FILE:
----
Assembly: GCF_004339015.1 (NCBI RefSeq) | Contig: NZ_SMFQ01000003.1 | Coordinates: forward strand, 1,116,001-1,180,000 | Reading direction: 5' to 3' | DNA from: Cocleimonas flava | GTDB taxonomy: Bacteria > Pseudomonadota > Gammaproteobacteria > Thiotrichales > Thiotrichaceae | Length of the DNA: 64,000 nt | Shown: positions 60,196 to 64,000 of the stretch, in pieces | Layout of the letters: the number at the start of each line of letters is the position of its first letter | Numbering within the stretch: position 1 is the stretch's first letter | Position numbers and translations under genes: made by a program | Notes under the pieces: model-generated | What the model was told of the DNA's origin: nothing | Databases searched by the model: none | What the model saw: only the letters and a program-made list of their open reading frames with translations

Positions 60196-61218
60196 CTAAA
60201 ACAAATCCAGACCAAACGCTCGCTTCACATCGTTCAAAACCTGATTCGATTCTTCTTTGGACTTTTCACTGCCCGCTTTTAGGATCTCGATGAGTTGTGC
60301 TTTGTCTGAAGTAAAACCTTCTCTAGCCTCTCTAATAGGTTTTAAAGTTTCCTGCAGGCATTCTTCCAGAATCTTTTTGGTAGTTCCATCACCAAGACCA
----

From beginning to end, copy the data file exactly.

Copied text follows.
Assembly: GCF_004339015.1 (NCBI RefSeq) | Contig: NZ_SMFQ01000003.1 | Coordinates: forward strand, 1,116,001-1,180,000 | Reading direction: 5' to 3' | DNA from: Cocleimonas flava | GTDB taxonomy: Bacteria > Pseudomonadota > Gammaproteobacteria > Thiotrichales > Thiotrichaceae | Length of the DNA: 64,000 nt | Shown: positions 60,196 to 64,000 of the stretch, in pieces | Layout of the letters: the number at the start of each line of letters is the position of its first letter | Numbering within the stretch: position 1 is the stretch's first letter | Position numbers and translations under genes: made by a program | Notes under the pieces: model-generated | What the model was told of the DNA's origin: nothing | Databases searched by the model: none | What the model saw: only the letters and a program-made list of their open reading frames with translations

Positions 60196-61218
60196 CTAAA
60201 ACAAATCCAGACCAAACGCTCGCTTCACATCGTTCAAAACCTGATTCGATTCTTCTTTGGACTTTTCACTGCCCGCTTTTAGGATCTCGATGAGTTGTGC
60301 TTTGTCTGAAGTAAAACCTTCTCTAGCCTCTCTAATAGGTTTTAAAGTTTCCTGCAGGCATTCTTCCAGAATCTTTTTGGTAGTTCCATCACCAAGACCA